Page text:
This is especially true when it comes to the work place.  Its the ass in seat mentality that I have such a hard time swallowing. How dare you be a little late to work, even though there was nothing that you were going to be doing productively when you were there on time. If you get there late, stay late to make up for it. So, stay there late when you have nothing you can do for work, as long as you are physically there, just sit at your desk and stare, because that is better than being late.
How about we focus in the quality of the job someone is doing. Isn't that the most important thing?
Now if someone is not punctual and misses something they are supposed to participate in or because of their tardiness cannot complete work, that is a problem.

I am just so tired of what seem to me to be arbitrary customs, and getting judged because i exist outside the box.  To me, it just seems like a waste of negative energy and a serious overlooking of whats really important in a life.

And now I am left with the sad fact that I don't see our society changing its arbitrary values and notions anytime soon. My choices? Ditch normal life and become a homeless wanderer? Pretty sure it will have to be continue to force myself, against all my natural inclinations, to fit into the box already built for me. At least some of the time. The rest is for me and those I love who accept the misfit that is me for who I really am.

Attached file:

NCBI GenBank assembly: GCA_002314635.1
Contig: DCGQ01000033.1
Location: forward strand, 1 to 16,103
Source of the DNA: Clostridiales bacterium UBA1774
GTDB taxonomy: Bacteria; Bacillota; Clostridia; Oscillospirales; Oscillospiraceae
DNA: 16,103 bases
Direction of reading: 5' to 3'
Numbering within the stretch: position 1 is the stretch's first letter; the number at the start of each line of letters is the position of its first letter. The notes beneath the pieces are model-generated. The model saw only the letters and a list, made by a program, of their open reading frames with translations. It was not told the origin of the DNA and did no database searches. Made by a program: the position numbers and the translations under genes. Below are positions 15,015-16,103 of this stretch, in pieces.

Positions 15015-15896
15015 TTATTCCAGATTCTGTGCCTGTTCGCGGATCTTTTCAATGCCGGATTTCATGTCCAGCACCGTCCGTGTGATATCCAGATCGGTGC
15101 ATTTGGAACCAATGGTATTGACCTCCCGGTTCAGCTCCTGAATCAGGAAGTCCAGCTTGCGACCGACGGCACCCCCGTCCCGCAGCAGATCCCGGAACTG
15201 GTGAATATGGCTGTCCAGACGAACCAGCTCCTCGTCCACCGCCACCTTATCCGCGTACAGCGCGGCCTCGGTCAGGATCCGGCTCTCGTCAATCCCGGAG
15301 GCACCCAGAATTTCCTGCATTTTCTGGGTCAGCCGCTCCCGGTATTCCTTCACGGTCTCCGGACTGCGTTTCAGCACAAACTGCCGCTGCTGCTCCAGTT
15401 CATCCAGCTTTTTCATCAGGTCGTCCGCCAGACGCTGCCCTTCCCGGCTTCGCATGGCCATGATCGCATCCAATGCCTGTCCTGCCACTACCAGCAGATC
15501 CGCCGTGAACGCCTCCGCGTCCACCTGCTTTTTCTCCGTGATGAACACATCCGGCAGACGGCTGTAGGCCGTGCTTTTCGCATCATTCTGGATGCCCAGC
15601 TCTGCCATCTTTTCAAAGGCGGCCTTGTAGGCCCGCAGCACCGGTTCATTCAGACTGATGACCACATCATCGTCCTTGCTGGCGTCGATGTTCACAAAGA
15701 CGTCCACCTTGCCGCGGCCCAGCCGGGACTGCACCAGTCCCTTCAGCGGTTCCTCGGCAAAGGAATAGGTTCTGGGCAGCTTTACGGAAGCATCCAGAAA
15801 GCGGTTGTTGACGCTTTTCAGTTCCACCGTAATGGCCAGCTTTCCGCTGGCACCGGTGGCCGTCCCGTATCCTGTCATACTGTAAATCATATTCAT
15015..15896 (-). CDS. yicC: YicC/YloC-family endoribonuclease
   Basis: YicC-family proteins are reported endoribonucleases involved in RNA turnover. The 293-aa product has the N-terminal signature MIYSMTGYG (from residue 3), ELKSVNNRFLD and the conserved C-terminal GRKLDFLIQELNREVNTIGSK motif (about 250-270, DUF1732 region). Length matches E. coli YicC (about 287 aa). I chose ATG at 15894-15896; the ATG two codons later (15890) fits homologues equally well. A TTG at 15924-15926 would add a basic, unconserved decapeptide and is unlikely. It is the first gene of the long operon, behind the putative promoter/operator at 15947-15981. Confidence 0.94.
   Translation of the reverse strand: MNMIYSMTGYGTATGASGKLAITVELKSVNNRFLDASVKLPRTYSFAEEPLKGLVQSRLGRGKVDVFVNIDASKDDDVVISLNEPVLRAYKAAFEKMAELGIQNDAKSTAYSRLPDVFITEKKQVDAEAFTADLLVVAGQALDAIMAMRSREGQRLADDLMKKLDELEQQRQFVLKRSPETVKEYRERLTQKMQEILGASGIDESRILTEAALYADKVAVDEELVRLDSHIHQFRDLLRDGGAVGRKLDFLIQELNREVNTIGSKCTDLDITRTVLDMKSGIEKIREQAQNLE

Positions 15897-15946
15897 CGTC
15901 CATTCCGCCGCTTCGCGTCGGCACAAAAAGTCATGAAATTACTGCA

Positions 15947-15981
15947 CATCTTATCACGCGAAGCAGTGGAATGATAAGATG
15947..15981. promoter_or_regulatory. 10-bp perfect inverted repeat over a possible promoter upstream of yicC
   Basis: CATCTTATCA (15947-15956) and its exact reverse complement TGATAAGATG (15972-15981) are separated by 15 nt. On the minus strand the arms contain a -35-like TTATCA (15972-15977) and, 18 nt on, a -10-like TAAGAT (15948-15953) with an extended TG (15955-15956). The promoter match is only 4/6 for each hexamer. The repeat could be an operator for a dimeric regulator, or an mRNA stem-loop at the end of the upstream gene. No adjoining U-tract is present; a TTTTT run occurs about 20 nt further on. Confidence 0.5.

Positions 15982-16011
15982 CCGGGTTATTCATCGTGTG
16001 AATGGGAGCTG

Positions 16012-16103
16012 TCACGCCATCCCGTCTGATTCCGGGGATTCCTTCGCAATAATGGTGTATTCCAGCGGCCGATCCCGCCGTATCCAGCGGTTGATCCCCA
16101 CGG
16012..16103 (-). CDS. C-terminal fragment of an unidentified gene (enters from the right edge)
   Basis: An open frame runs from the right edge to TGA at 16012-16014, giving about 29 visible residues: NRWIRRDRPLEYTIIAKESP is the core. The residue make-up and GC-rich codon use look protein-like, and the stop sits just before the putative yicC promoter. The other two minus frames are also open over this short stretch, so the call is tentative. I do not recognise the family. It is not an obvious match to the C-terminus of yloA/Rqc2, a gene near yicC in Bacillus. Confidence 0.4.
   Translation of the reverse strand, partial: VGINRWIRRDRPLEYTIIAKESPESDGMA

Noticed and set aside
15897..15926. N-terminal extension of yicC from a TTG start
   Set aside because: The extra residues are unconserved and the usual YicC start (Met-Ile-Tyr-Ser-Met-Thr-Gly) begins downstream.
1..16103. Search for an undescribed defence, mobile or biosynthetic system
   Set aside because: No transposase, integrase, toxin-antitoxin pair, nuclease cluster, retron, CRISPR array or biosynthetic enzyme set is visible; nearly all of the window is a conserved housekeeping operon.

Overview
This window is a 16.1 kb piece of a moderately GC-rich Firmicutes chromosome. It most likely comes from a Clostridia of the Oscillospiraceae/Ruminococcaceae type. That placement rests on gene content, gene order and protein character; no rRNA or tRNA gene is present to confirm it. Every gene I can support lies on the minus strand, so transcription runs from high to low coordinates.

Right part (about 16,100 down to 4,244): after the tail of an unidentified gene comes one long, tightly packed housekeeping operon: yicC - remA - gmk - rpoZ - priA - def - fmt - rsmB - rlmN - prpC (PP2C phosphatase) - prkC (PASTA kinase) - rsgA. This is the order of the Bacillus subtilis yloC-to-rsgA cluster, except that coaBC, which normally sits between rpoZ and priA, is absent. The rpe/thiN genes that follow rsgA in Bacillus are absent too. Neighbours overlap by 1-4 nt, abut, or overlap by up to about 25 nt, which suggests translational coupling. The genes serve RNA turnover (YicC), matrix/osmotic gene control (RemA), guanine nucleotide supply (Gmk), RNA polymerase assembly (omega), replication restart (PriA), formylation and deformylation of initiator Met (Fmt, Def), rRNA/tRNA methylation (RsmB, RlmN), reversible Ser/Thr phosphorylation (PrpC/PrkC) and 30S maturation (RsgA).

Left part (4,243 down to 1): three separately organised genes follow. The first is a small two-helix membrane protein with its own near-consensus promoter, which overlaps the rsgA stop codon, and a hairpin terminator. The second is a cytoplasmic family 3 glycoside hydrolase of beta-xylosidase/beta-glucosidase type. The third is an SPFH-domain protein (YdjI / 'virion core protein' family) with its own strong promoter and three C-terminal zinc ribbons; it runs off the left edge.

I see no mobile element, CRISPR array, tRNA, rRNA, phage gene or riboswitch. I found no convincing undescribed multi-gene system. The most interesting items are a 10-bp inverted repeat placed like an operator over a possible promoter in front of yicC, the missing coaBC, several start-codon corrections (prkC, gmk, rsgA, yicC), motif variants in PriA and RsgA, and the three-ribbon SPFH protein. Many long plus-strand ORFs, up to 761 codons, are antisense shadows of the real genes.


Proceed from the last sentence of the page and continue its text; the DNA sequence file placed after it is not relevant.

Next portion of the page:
Monday, May 16, 2011


Last week I bought a bicycle. I haven't owned a bike since I was maybe 10. Making my purchase, I pictured scenes of summer; riding near the beach on a warm summer day, biking to get a Popsicle.
I figured I'd ride it on and off when it was nice out.  As it turns out, it will be wonderful for those very things I pictured. What I didn't figure was that it is, to my pleasant surprise, good for so much more.